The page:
Capital Commentary is the weekly current-affairs publication of CPJ, written to encourage the pursuit of public justice.
April 6, 2012
By Timothy Sherratt
On his last day at C-SPAN, founder Brian Lamb lamented the absence of cameras in the Supreme Court. Interviewed by Politico, he observed that the public would benefit from cameras, “for the education alone.” After last week’s Supreme Court hearings on the constitutionality of the Affordable Care Act, it is hard to disagree.
The Supreme Court is an institution whose paradoxical character is well known to every first-year political science undergraduate. Unelected and powerful, it is simultaneously guardian and oligarch, protecting the Constitution and the will of the distant framers against the will of lawfully and recently elected officials and the citizens they represent. Few commentators can preserve a sense of neutrality in their evaluations of the Court’s performance. Liberal and conservative alike assail judicial oligarchy when it’s their ox being gored.
Every time the Court strikes down a law, it defies the popular will. If the popular will is to be defied, it should be for a legitimate purpose, leading to the conclusion that the Constitution enshrines foundational principles important enough to earn protection against the majority’s wishes.
To this familiar syllogism we may now add another layer of irony in the form of the unelected justices modeling democratic deliberation. The six hours of hearings introduced many to the democracy we could have—and I am drawing the contrast with polarized, Congressional politics deliberately. Lucid, informed, intelligent, civil, following the rules of argument, not without a little humor but largely bereft of exasperation and the usual sour currency of our political discourse, the Court’s oral arguments held to a high democratic standard. The Court and the lawyers reasoned together, and the result was edifying.
Mr. Lamb has it right: The arguments educated us. They did so, not only in the thinner sense of providing clues to the shape of the coming decision, but also in the richer sense of inviting us to consider the law’s assumptions and implications. In particular, we were treated to an informed consideration of the relationships pertinent to the case, those among citizens and between citizens and government. Former Solicitor General Paul Clement, arguing for the law’s opponents, carefully dissected the relationship between those who must pay for certain services but who will never use them and those who will benefit from those payments because their own costs will be easier to bear. This distinction invited the listener to ponder the level of responsibility each citizen has for his or her own healthcare.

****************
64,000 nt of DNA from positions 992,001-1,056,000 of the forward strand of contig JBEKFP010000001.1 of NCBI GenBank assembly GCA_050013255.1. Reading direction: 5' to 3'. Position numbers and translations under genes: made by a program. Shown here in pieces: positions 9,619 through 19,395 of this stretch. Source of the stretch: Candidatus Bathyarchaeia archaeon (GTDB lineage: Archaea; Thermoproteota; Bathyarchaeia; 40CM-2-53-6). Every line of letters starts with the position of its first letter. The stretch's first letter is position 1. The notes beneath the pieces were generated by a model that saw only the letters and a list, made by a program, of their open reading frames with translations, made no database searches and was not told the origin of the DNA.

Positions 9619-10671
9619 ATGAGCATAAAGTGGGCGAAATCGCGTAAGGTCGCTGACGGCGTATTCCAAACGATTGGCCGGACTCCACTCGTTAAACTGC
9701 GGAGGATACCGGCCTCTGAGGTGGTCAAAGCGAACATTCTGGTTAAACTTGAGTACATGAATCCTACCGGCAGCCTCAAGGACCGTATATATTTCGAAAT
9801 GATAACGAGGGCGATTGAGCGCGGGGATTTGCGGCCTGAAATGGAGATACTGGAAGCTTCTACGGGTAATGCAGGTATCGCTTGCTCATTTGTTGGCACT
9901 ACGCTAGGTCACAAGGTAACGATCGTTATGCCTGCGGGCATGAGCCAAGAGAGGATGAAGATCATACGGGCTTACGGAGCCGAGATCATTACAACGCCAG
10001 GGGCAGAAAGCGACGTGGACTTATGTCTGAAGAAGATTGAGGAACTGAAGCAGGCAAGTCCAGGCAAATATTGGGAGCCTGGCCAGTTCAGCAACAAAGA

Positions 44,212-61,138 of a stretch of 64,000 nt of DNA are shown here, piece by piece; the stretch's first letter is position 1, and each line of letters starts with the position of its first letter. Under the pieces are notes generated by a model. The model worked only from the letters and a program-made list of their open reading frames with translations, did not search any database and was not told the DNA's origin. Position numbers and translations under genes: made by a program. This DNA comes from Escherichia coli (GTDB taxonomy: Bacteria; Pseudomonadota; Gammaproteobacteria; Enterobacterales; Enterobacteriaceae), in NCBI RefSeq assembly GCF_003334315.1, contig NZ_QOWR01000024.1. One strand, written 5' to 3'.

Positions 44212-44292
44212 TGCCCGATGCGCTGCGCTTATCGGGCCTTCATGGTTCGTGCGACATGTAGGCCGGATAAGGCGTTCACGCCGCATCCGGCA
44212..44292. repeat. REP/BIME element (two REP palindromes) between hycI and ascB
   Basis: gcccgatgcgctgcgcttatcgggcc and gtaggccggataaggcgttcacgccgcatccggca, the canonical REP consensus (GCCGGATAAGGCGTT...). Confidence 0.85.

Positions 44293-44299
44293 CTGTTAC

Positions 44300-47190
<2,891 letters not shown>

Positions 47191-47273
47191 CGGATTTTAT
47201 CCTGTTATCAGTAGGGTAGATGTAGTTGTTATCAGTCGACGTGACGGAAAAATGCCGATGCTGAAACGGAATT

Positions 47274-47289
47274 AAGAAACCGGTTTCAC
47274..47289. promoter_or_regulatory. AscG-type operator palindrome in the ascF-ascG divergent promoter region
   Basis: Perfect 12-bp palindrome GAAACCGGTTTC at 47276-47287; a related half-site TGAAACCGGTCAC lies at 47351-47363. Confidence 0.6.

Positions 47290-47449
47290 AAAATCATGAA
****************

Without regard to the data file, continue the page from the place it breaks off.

When did measured discourse like this pierce the Congressional shrillness?
The dialogue also opened up questions not directly addressed. For example, much attention was paid to those medical conditions one cannot control, which provide some of the strongest justification for the law’s actuarial arrangements—the big pool of the insured spreading the insurer’s risks when they tender coverage, irrespective of pre-existing medical conditions. But what of those conditions that do respond, for better or worse, to patterns of personal choice? Under universal coverage, what do I owe fellow citizens and how should this be reflected in my own actions?
The appropriate task of representative democracy is to give citizens a surrogate seat at the table where decisions are made. But that alone is not enough. Majority rule often preempts debate by counting votes ahead of it. Genuine democracy includes deliberation, because deliberation helps protect those on whom the law’s requirements fall. And the best form of protection is information. All this the oral arguments provided.
The skeptic will warn that these positive assessments are destined to fall apart when the judges announce their decision. I say, let’s resist the temptation to reserve judgment until victory or defeat has colored it with disappointment or cynicism. Whatever the outcome, American democracy was on display last week in its most robust form.
And that’s the final irony, isn’t it? We got the most democracy from the least democratic branch of government. Perhaps it is fitting to intone, “God Save the United States and this Honorable Court!” And TV? Well, whom would you rather watch?
—Timothy Sherratt is a Professor of Political Science at Gordon College in Wenham, MA.
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Capital Commentary is a weekly current-affairs publication of the Center for Public Justice. Published since 1996, it is written to encourage the pursuit of justice. Commentaries do not necessarily represent an official position of the Center for Public Justice but are intended to help advance discussion. Articles, with attribution, may be republished according to our publishing guidelines.”